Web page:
It has been nine months since oil hit its high of $147 per barrel and the price of gasoline at the pump in the United States topped $4 per gallon for regular. In California, gasoline topped out at an average of $4.43 per gallon. Since then, the worldwide recession dampened worldwide demand and oil fell to about $39 per barrel in February of this year.
But, guess what? OPEC has been fairly successful in cutting supplies and the world's economies are showing the earliest signs of recovery and oil prices are creeping back up.
In March the average barrel of oil cost about $48 per barrel. In April that oil cost about $50. Today, it's back above $55. OPEC wants to push the price up to about $75 per barrel by the end of the year and they will probably be successful.
The rise in oil (and, therefore gasoline and diesel) prices is not the biggest issue confronting facing the United States on its energy supply. In April 2009, we imported 375 million barrels of petroleum at a cost of about $18.6 billion. But that represented 68 percent of the oil we used during the month.
Rather than decreasing our dependence on foreign oil, the percentage of oil we use which comes from non-US sources is continuing to rise.
Seventy percent of the oil we import is used as a transportation fuel. And about thirty percent of imported oil is used to fuel heavy trucks - 18-wheelers.
Neither wind, solar, nuclear, hydro, nor thermal - not even ethanol - will work as a substitute for imported diesel to move the goods that have to be transported from coast to coast and from border to border on 18-wheelers.
The only domestic fuel which will work as a substitute for foreign oil in all classes of vehicles is natural gas.
We have a virtually unlimited supply of natural gas in the United States. The new technologies now being employed to recover natural gas from the enormous shale deposits under Appalachia, Arkansas, Louisiana and Texas have led independent researchers to conclude our reserves will last for more than 100 years. That includes using natural gas for electrical generation, as feedstock for the chemical industry, in compressed (CNG) or liquified (LNG) form as a transportation fuel, and for all other current and planned uses.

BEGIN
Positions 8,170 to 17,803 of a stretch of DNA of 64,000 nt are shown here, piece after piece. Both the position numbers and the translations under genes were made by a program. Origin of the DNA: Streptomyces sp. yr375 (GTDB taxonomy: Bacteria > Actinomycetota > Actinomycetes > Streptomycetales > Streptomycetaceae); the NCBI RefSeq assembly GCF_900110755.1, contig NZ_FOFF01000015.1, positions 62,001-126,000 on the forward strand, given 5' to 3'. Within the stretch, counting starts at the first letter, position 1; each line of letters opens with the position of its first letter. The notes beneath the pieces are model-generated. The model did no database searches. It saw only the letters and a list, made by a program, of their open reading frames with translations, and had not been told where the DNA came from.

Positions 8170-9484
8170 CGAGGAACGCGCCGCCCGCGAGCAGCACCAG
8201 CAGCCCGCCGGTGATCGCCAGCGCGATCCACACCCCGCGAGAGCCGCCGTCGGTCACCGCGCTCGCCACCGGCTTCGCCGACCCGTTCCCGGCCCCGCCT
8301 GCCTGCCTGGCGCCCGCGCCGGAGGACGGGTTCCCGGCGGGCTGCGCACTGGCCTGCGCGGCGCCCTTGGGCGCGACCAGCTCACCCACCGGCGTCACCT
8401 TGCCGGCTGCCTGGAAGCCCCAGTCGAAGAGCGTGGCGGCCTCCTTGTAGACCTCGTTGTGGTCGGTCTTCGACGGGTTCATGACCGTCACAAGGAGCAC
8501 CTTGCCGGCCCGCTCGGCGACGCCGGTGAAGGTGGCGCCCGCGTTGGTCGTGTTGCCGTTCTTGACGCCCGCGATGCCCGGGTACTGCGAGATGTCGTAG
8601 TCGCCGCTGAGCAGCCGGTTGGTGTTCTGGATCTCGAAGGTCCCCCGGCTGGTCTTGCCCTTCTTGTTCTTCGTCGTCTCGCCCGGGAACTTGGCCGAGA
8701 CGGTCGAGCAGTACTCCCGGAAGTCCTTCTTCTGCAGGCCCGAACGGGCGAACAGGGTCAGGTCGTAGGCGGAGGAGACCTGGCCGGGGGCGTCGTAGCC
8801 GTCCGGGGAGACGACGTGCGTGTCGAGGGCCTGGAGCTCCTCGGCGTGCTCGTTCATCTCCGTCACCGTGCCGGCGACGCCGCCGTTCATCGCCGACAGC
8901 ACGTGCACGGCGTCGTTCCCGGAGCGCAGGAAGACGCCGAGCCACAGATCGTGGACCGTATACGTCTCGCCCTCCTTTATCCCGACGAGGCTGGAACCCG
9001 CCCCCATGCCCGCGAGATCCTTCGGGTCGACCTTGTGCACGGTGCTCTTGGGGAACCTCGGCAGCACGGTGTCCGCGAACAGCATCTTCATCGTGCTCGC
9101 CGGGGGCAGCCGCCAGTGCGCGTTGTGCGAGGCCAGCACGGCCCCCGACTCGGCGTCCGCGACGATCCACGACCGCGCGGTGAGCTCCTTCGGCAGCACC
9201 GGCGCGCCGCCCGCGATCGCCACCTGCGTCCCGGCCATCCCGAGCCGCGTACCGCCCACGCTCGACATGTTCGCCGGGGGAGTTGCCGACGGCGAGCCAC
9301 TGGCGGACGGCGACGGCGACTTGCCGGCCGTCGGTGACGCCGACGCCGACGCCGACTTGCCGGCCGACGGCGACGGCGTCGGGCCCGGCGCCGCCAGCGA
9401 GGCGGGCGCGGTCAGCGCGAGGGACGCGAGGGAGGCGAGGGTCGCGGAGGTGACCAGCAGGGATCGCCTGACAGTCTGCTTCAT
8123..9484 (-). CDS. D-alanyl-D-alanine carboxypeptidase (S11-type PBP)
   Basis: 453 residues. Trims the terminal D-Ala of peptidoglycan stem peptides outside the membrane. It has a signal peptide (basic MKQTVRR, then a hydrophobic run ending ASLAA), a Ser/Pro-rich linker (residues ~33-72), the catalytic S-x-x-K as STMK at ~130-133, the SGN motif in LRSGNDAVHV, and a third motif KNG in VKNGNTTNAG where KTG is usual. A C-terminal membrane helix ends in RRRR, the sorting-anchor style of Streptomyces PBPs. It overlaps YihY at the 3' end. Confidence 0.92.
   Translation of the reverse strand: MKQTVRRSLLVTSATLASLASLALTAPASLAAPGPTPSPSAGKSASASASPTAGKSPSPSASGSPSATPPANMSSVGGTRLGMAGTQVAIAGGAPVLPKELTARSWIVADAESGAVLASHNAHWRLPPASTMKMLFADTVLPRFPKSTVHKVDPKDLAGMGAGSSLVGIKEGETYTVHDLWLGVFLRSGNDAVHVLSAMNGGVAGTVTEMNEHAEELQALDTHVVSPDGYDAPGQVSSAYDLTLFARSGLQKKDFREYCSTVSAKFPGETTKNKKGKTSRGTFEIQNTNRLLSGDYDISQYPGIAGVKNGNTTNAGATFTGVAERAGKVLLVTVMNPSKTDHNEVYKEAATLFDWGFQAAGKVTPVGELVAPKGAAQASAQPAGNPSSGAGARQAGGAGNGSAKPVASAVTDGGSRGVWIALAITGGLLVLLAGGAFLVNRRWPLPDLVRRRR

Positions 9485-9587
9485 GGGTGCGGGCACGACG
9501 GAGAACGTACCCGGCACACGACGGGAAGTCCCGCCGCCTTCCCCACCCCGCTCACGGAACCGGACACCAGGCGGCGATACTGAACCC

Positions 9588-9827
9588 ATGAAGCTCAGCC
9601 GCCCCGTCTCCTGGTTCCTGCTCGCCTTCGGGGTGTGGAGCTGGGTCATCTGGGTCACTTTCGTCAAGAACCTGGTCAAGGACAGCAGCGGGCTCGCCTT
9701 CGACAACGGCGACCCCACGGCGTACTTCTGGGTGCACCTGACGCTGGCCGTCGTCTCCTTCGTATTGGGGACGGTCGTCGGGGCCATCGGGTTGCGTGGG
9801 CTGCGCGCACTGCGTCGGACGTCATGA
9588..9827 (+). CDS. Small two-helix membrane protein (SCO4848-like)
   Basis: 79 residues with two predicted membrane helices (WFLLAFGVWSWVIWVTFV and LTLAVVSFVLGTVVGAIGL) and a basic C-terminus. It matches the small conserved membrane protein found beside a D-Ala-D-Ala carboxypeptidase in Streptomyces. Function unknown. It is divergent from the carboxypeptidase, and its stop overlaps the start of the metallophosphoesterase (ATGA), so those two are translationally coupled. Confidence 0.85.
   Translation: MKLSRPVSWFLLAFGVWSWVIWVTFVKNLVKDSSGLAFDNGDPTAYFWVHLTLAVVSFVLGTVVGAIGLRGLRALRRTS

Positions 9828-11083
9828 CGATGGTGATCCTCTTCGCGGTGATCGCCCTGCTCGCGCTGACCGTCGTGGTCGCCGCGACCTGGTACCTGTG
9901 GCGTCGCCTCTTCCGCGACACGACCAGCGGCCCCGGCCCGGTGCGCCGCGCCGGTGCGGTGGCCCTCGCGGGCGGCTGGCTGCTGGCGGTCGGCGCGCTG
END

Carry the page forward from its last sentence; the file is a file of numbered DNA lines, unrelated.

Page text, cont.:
Using natural gas to replace diesel-fuelled heavy trucks solves a number of issues when we talk about reducing our dependence on foreign oil. The first issue is the size of the current fleet. We have over 250 million cars and light trucks on America's streets and highways. That is an enormous installed base so making dent in gasoline usage is a daunting task. To move just five percent of cars and trucks to natural gas would require the upfitting of about 12.5 million vehicles. That is not likely to happen.
However, the national fleet of heavy trucks comes in at about 6.5 million. A five percent move from diesel to natural gas means replacing only about 325,000 trucks - a number we can get our arms around. And because 18-wheelers are such vociferous consumers of diesel, we can make real progress in decreasing our need for foreign oil by aiming at that goal.
In addition, most 18-wheelers tend to run the same routes back and forth. Truckers stop at the same places to eat, rest and refuel so the infrastructure issue of natural gas fueling stations will be easily handled in the normal course of commerce. You don't need a natural gas refueling pump on every street corner as you would for passenger cars and light trucks.
There is now a bill in Congress, H.R. 1835, which is known as the NAT GAS Act. This bill - which has generated more than 35 co-sponsors from both sides of the aisle - will provide incentives to move heavy trucks from diesel to natural gas.
It is crucial to avoid the "chicken-and-egg" issue: buyers can't find natural gas vehicles (NGVs) to purchase, and manufacturers won't build them until they are sure there is a market for them.
When AT&T announced it was upgrading 8,000 trucks in its domestic fleet to run on natural gas, it found that while Ford Motor Company could (and will) build the chassis, they had to find other domestic vendors to do the upfitting to natural gas.
H.R. 1835 will close that gap between builders and buyers. In 2007 the federal government purchased almost 65,000 gasoline, diesel and E85 vehicles. In that same year the federal government purchased only 129 NGVs. Not 129 thousand, but one hundred twenty nine. This bill requires the government to purchase 50 percent of its vehicles purchased over the next five years to run on natural gas.
This will provide a kick start to the NGV production capabilities of our struggling car and truck manufacturers and will have the additional effect of lowering the prices of NGVs as manufacturing ramps up.
H.R. 1835 provides a number of tax incentives which can be utilized by public and private fleet managers. Municipal and school bus fleets; refuse and recycling trucks, taxis, municipal vehicles, express delivery trucks can all be replaced with CNG vehicles.
This is the right time and H.R. 1835 is the right vehicle to show the world that the United States is serious about reducing our reliance on foreign oil.